Zoology Room, Tasmanian Museum and Art Gallery, Hobart curated by David Hansen 4 June -17 July 2000
Precariously perched high on the bare branches of a mutilated tree a strange bird flaunts its fully-grown antlers. An amalgamation of a plump pigeon and a deer, this bird is one of a menagerie of bizarre creatures depicted by Milan Milojevic in his installation of ink-jet prints and platypus remains crowded into the Zoology Room of the Tasmanian Museum and Art Gallery. Amid the clutter of stuffed Tasmanian wildlife the bird's mismatched features provoke the viewer to question what wild niche might have enabled it to evolve and what quirky biological imperatives could drive it to defy gravity in the face of a brooding storm. The desire, perhaps, to attract the small dull females of the species with its doe eyes and the pink hue of its antlers which will be shed at the end of the mating season if not accidentally ripped off while flying through the tree tops.
Influenced by the cultural and geographical displacement of his family from Europe to Australia, Milojevic, a first-generation Australian born of German and Yugoslav parents, uses the idea of the hybrid creature as a metaphor to explore issues of dislocation and identity. The juxtaposition of incompatible body parts such as wings and fishtails suggest the awkwardness of fitting into an unfamiliar environment and the contortions made by individuals to adapt to change and forge a new identity.
Among the strange beasts depicted by Milojevic in his prints are an ungainly fish with wings and claws gasping for breath; a foetus gestating in a hairy pod attached to a lily by a fleshy umbilical cord; a lamb-like thing called a Barometz which regenerates when it is eaten; a confused two-headed boar and a pair of Kilkenny cats which according to Borges "got into raging quarrels and devoured each other, leaving behind no more than their tails." In the midst of these imaginary animals Milojevic has included a platypus.
Apart from the platypus, these creatures relate to those compiled in alphabetical order in The Book of Imaginary Beings by Jorges Lois Borges. Milojevic has created the hybrid beasts by scanning and collaging sixteenth century woodcut illustrations from Konrad Gestner's Historia Animalium. Disturbingly, much of the Tasmanian wildlife preserved and exhibited in the context of the Zoology Room seem as implausible as those documented by Borges.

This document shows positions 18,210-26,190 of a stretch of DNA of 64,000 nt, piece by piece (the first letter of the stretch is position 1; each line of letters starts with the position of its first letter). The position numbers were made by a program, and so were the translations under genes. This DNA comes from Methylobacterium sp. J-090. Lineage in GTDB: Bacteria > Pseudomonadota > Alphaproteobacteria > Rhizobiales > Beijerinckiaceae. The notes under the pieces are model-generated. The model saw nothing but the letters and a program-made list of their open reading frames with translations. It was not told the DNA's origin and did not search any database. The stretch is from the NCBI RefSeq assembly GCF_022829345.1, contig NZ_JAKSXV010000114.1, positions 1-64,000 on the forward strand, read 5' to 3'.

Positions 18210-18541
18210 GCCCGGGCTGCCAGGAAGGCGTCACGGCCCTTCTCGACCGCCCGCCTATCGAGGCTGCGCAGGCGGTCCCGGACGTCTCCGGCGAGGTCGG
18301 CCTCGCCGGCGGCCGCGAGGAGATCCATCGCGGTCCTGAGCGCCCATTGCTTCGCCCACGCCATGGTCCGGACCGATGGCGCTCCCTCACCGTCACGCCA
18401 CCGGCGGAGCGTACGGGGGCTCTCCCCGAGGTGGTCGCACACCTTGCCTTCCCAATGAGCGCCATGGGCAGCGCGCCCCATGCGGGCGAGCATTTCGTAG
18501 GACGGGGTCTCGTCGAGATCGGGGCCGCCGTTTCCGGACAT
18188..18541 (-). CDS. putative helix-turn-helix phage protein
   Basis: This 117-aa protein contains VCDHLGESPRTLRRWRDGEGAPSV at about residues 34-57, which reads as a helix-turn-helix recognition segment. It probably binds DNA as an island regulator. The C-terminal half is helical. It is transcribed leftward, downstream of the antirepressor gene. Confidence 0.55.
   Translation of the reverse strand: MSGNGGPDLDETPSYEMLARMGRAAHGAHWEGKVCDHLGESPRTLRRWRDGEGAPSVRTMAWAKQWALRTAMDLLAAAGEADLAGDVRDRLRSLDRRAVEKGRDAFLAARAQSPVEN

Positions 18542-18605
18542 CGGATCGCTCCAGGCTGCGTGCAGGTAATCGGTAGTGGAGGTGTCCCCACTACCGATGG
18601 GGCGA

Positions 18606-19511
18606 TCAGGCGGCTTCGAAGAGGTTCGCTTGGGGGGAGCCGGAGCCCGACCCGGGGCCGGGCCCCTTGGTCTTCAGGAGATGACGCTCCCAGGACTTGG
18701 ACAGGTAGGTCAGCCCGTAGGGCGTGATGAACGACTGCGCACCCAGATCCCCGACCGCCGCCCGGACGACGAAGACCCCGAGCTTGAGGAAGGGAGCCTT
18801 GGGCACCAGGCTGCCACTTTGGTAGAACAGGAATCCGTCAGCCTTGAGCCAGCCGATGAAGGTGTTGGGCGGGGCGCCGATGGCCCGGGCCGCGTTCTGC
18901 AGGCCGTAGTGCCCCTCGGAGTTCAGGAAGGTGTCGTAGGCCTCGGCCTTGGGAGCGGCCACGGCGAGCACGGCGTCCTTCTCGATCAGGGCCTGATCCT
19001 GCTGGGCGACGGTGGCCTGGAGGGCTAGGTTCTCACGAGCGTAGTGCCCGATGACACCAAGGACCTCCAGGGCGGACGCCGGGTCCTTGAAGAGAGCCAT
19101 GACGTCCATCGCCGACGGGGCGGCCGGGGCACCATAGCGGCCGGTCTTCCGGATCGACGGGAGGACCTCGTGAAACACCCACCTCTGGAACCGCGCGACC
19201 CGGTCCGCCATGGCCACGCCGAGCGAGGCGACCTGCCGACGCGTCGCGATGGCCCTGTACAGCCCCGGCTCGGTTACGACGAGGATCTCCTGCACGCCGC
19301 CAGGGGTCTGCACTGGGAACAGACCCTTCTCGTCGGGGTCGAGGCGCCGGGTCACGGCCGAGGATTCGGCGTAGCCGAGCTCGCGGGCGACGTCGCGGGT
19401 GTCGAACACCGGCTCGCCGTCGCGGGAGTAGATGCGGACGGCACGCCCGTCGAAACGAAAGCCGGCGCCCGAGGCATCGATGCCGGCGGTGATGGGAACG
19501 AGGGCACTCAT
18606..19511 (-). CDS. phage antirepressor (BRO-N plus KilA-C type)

Below the prints, in a wood and glass curio-cabinet that could easily be mistaken for part of the permanent collection, a long-dead mangy platypus lies on crimson satin. Beside the body with its leathery duckbill and decaying webfeet, there are odd white skulls, platypus eggs, a small pelt and small cardboard specimen boxes opened to reveal fragile bones nestled in tissue paper. Even though each skeleton is labelled to indicate the date and place that it was collected, far from familiarising the viewer with the animal's nature the display leaves one with a sense that it is an inexplicable and alien curiosity.
Index of Possibilities is the sixth of an ongoing series of projects titled Interventions at the Tasmanian Museum and Art Gallery. In each of these projects an artist is given the opportunity to create and install work in relation to one of the museum's collections. The juxtaposition of contemporary artwork with the museum's permanent displays, some of which generations of Tasmanians have visited as children, invites a dynamic engagement.
Notions of identity and dislocation explored by Milojevic in Index of Possibilities resonate in the Zoology Room. Dusty stuffed animals, specimen bottles and antiquated dioramas reveal an unresolved alienation from the Tasmanian wilderness. Like narwhal horns, which in the middle ages provided tangible evidence for the existence of unicorns and prevented poisoning, the Zoology Room presents each of these animals as mysterious and other.
Unintentionally macabre, the body of a platypus is fixed prone against a wall, its fur patchy and thin from the petting of delighted children. Glassy-eyed snakes are lined up in rows, a wombat is frozen in a plaster hollow and a potoroo, kangaroo and a couple of wallabies are propped together in an awkwardly animated death on a hillock tufted with dead grass.
As Borges' compilation attests, mythical animals have often been used to speak of dislocation. Characterised by its dog-like head, zigzag tiger stripes and a pouch to nurture its young, a ragged Thylacine haunts a glassed-in alcove in the Zoology Room. Presumed extinct despite frequent claims of sightings and on the eve of a resurrection through cloning, this musty remnant of an animal, as poignantly as Milojevic's mythical hybrid beasts provokes a myriad of questions about identity and dislocation.